Fiction Short Stories

Judgement Day

by Farah Ghuznavi

I’m not crazy, you know, even if they’ve sent me to you for an assessment! My husband wants me committed to a Rest-and-Reprogramming facility “for self-protection”. For his own protection, Jai means…

The consequences of marrying a much younger man chrystallised with my daughter’s arrival; Jai didn’t want to be a grown-up, let alone a father.

Indian cultural conventions still favour women marrying ‘mature’ men. But I’d realised men never grow up anyway, so their age at marriage is irrelevant. I chose Jai because I’d made more money from my robotics patents than I’d ever spend, and I yearned for a family, for motherhood. Was that so strange?

My male range-mates were all married. Most had multi-stage families by then – their wives continuously getting younger, until some had daughters the same age as their latest marital trophy.

Little was said beyond the inevitable eye-rolling that accompanied the “men will be boys”-type comments. Yet Jai was considered my aberrant consolation prize, the rich female singleton’s ‘joy-boy’. Dowry violence and female foeticide are fragments of past shame, but some attitudes linger on.

Once I held Anandita, I didn’t care. I’d used frozen eggs, but carried her internally instead of seeding a bio-capsule for ‘risk-free reproduction’. Why do it, if you feel nothing?

My problem was I felt too much. Anandita was premature; and after surreptitious advice that the colostrum would help, I went ahead. But when I continued breast-feeding, Jai claimed I was reverting to a primitive state.

My marriage flushed itself quietly but relentlessly down the toilet, Jai complaining of spousal neglect. That’s what do-bots were for, he argued, to free humans from menial  work. Yet I actually found childcare enjoyable…

As for the role of do-bots, is there anything humans have left to do – or need each other for any more? Artificial Intelligents undertake every conceivable task. Even the sex industry’s pathetic creation, the inflatable rubber woman was re-launched as a humanoid robot – designed for a more ‘authentic-seeming’ experience.

Who needs a real woman to fake an orgasm for you, when you can have one of the S-X  series (appearance modelled to your specifications) to do the very same thing? Its plastithene “flesh” simulates intimate contact, GlobeNet wits labelling it the ‘S-X4U series’.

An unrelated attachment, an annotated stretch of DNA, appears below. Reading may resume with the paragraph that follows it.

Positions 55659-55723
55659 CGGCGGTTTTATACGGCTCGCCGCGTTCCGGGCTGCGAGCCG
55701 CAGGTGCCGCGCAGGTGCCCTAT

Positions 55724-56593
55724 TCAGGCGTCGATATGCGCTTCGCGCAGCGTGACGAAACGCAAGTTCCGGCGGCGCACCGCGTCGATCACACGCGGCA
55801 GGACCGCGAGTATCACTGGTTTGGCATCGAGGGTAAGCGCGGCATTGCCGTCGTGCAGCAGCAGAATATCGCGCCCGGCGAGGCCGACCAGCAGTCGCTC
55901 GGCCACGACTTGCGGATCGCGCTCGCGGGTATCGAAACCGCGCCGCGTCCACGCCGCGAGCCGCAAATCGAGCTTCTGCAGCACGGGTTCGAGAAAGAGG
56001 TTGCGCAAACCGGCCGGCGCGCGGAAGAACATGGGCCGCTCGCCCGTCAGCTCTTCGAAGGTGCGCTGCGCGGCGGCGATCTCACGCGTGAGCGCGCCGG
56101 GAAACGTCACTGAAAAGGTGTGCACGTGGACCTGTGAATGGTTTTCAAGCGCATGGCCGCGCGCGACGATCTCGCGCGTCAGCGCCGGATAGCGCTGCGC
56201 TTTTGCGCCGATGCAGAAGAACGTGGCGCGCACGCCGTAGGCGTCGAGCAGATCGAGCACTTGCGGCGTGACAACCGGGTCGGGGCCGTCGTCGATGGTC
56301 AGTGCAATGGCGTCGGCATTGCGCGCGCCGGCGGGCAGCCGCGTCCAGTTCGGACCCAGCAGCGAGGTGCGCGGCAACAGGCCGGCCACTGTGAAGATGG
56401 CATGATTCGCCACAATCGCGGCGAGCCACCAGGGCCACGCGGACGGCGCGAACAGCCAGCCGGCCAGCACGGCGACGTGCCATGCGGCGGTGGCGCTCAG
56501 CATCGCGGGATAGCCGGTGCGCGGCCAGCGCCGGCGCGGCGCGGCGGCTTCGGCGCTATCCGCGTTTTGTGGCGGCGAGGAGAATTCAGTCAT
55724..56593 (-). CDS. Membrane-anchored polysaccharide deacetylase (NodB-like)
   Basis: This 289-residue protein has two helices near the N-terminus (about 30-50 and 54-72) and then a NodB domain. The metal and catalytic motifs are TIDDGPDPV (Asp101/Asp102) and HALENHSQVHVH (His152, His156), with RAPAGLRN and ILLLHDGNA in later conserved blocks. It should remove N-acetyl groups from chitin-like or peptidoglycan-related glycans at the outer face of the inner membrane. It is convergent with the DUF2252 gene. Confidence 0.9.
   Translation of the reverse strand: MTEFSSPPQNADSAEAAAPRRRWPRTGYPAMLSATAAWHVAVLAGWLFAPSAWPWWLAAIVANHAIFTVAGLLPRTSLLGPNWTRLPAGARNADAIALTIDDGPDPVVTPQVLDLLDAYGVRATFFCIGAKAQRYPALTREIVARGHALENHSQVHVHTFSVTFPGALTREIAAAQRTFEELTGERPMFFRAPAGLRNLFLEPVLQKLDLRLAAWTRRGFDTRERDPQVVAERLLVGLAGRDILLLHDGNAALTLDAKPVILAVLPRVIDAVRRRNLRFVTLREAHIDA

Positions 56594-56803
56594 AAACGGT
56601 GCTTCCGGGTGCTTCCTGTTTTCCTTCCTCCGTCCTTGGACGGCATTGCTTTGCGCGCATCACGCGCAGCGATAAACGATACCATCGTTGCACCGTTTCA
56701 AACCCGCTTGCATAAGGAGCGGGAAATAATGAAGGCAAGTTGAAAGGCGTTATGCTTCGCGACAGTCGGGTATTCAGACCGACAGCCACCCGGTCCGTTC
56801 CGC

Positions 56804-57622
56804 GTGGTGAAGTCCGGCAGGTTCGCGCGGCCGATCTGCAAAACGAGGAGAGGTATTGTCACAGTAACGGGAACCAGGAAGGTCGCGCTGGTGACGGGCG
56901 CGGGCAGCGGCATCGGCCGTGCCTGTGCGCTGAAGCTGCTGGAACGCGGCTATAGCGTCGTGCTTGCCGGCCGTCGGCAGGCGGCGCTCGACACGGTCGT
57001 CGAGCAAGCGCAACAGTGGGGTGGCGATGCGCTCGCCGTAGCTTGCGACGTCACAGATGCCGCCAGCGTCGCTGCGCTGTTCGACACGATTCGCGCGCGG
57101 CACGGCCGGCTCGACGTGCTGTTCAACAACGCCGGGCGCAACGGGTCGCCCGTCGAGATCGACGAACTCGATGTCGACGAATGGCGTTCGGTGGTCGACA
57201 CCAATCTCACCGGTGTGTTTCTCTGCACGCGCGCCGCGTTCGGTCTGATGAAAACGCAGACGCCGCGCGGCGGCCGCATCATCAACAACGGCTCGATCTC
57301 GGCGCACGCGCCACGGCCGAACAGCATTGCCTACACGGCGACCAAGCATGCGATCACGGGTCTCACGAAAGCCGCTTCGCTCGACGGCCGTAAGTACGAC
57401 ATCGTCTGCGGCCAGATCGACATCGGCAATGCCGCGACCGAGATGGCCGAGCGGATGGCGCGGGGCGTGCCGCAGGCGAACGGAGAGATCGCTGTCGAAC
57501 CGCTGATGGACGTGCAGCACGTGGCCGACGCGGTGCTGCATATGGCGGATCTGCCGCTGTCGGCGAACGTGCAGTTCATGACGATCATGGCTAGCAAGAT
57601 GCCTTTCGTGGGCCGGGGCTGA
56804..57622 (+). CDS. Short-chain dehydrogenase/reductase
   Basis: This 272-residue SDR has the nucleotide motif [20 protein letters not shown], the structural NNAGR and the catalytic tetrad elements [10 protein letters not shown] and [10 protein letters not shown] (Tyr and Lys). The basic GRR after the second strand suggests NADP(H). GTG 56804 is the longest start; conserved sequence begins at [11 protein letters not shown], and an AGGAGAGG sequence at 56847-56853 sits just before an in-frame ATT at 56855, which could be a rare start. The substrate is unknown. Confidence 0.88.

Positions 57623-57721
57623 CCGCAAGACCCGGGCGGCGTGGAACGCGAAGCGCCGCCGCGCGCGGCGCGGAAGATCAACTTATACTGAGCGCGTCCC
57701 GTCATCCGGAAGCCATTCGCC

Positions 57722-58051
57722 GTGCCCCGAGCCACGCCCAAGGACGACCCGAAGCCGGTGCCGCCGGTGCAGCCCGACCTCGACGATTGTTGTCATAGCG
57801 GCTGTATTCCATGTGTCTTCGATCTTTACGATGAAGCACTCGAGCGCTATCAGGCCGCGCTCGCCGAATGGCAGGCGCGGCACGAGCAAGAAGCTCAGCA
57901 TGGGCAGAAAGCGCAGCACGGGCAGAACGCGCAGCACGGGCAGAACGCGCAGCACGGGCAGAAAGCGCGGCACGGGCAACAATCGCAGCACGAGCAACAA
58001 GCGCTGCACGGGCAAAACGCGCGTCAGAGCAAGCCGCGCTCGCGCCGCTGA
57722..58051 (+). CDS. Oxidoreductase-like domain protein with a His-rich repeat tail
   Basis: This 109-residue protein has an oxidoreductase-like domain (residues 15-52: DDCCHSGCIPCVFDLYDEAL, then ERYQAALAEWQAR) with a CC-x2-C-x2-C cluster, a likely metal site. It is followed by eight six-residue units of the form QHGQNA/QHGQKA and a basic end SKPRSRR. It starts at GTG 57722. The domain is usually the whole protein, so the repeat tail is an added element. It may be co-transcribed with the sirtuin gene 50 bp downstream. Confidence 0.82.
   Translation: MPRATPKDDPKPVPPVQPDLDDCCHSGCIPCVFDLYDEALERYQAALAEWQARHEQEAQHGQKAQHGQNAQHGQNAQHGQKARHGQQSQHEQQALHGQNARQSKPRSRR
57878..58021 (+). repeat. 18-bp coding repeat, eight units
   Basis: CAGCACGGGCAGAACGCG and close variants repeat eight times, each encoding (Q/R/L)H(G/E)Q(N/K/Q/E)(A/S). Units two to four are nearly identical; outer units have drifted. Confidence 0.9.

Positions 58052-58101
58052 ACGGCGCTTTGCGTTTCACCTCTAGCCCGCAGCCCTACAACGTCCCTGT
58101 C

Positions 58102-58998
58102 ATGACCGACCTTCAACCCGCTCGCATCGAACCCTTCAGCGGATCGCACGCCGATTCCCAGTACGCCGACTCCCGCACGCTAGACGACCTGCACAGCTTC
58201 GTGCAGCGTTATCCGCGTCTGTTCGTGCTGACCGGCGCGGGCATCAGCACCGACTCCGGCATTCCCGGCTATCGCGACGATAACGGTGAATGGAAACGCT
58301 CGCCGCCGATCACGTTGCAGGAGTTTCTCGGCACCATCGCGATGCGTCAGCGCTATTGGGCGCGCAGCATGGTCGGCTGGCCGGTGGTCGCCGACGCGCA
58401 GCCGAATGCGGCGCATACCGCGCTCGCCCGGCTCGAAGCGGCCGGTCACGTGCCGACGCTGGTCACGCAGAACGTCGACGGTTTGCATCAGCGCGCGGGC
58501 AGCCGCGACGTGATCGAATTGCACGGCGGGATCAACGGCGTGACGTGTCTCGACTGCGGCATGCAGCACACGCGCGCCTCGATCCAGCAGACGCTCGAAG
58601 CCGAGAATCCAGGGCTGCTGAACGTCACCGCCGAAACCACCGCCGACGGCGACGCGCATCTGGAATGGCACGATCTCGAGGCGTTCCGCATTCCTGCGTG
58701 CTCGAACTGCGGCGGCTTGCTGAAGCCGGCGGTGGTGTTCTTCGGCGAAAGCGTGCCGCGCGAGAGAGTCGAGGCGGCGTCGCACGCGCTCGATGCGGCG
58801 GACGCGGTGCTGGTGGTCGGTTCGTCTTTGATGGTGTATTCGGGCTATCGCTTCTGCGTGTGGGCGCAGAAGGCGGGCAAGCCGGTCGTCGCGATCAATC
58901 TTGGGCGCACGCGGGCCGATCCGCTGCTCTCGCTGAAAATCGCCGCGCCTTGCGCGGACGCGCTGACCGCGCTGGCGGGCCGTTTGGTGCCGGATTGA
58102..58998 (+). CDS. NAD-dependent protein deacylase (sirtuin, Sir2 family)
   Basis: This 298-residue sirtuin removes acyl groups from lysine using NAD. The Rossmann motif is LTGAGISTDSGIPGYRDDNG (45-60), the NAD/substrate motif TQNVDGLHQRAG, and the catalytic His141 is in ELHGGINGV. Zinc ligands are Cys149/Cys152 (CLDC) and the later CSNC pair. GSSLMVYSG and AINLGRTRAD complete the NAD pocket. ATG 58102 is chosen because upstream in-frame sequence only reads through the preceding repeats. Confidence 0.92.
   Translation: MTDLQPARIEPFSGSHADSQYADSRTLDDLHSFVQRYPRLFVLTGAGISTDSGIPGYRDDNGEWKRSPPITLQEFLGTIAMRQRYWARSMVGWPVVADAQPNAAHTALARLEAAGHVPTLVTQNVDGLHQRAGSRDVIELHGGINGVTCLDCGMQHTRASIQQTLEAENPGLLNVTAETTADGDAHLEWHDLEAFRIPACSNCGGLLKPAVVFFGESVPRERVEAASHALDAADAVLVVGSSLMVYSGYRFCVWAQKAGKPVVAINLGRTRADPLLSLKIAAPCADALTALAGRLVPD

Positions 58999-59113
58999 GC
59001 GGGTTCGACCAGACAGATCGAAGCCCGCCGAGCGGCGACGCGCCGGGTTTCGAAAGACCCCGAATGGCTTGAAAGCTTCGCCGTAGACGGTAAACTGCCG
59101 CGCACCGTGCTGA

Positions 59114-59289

So I knew what was coming when Jai brought his sex-bot home, ostensibly to help me with childcare. He called her ‘Pammie’, modelled on some ancient TV show about lifeguards.

Pammie handled Anandita well enough; she was programmed with over a trillion stories, songs and games for a child’s entertainment. And she handled Jai even better! All of which served to emphasise my redundancy. Especially after I made Jai co-chip-holder to my assets in a serious moment of oversight failure. Perhaps motherhood had done something strange to my mind, after all.

Nevertheless, I’m not insane. Or suffering neo-natal depression because of the “backward” birthing system I chose. The vertical learning curve aside, I’d never been happier than I was experiencing the sudden raptures and hormonal firestorms of new motherhood.

Unlike Jai. So he decided to get rid of me. We all know no-one comes out of those reprogramming facilities intact.

Sadly, technological progress notwithstanding, human cupidity remains constant. And Meditechs aren’t immune to ‘persuasion’ either; not on the scale of my patent income. Now they’re expecting you to provide a laser-scan of my supposedly addled brain that’ll send me straight to where they’ve decided I belong.

Anyway, I know you’re not really listening, but you’re my last hope. After all, if an Alphatek-series machine can’t be objective when it’s doing a scan, who can?

Farah Ghuznavi draws on her experiences as a development professional for inspiration in her writing, and remains an unrepentant idealist. She has worked for NGOs in Bangladesh, Britain and Africa, as well as with the United Nations, and the Grameen Bank, famous for its collateral-free loans to poor women. Her work has been featured in magazines, anthologies and websites in the UK, US, Canada, Singapore and Bangladesh. Her flash fiction piece was Highly Commended in the 2010 Commonwealth Short Story Competition, and another story was awarded second place in the Oxford University GEF Competition.


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